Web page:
Thyrotoxicosis is conspicuous because of its influence on the rate of the heart, and many of its most interesting symptoms originate in that organ. As early as 1786 Parry realized the connection between cardiac symptomatology and goiter, but to his mind the heart disease was the primary condition. He thought also that exophthalmos, which was present in his eight patients, was secondary to the heart disease. Even Graves, Stokes, and others in the mid 19th century were of the same opinion, and it was not until 1883 and 1885 that Kocher, and, independently, Horsley, recognized the part played in this syndrome by the thyroid hormone. In 1899 Kraus published in Wiener klinische Wochenschrift his concept of the so-called neurotic or thyrotoxic heart from which the current ideas have been developed.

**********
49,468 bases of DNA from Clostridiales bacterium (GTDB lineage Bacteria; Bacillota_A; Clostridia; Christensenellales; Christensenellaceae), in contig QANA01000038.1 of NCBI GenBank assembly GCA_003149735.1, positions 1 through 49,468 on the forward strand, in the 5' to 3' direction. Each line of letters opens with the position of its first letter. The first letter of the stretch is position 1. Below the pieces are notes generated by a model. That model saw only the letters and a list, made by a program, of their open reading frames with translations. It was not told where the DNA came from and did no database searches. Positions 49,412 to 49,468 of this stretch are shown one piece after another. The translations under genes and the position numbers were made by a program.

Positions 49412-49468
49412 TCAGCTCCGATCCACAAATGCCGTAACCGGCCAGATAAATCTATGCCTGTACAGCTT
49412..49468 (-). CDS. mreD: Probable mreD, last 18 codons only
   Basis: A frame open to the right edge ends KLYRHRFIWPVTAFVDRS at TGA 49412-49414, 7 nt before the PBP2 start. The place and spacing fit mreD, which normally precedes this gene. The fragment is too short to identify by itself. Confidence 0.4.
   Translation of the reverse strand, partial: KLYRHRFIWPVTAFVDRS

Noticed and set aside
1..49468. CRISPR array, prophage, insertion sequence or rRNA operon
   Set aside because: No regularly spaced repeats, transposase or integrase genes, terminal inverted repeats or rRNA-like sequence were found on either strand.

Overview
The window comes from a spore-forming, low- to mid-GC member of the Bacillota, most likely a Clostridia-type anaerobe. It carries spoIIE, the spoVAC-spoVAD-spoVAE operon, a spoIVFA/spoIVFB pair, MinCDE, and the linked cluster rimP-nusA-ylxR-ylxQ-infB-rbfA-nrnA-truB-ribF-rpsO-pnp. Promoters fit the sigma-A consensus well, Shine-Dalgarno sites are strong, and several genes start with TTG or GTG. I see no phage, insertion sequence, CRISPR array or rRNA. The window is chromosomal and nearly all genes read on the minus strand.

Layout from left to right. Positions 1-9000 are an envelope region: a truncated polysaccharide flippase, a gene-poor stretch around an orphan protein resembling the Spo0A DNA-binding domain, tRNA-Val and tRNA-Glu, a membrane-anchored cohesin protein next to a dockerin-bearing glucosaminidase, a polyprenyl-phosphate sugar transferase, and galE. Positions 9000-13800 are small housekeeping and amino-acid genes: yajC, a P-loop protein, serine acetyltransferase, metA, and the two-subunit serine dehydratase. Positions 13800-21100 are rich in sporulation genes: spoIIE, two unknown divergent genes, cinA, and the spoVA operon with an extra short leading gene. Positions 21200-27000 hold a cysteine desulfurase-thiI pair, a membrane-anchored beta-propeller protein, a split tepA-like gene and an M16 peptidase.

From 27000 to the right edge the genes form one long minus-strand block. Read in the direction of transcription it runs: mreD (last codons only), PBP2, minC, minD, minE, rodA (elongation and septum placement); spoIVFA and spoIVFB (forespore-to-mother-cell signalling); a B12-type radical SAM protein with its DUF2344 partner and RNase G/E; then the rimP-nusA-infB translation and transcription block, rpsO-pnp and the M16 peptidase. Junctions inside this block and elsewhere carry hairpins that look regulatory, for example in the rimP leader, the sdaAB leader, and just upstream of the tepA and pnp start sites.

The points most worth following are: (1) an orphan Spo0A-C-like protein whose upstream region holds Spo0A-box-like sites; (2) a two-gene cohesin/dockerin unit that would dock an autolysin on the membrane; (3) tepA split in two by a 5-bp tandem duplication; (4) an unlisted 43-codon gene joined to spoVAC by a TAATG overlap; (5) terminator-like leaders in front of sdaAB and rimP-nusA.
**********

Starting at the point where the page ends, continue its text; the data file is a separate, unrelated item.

At first, interest was centered entirely on the heart in hyperthyroidism. Did toxic diffuse (exophthalmic) goiter produce hypertrophy of the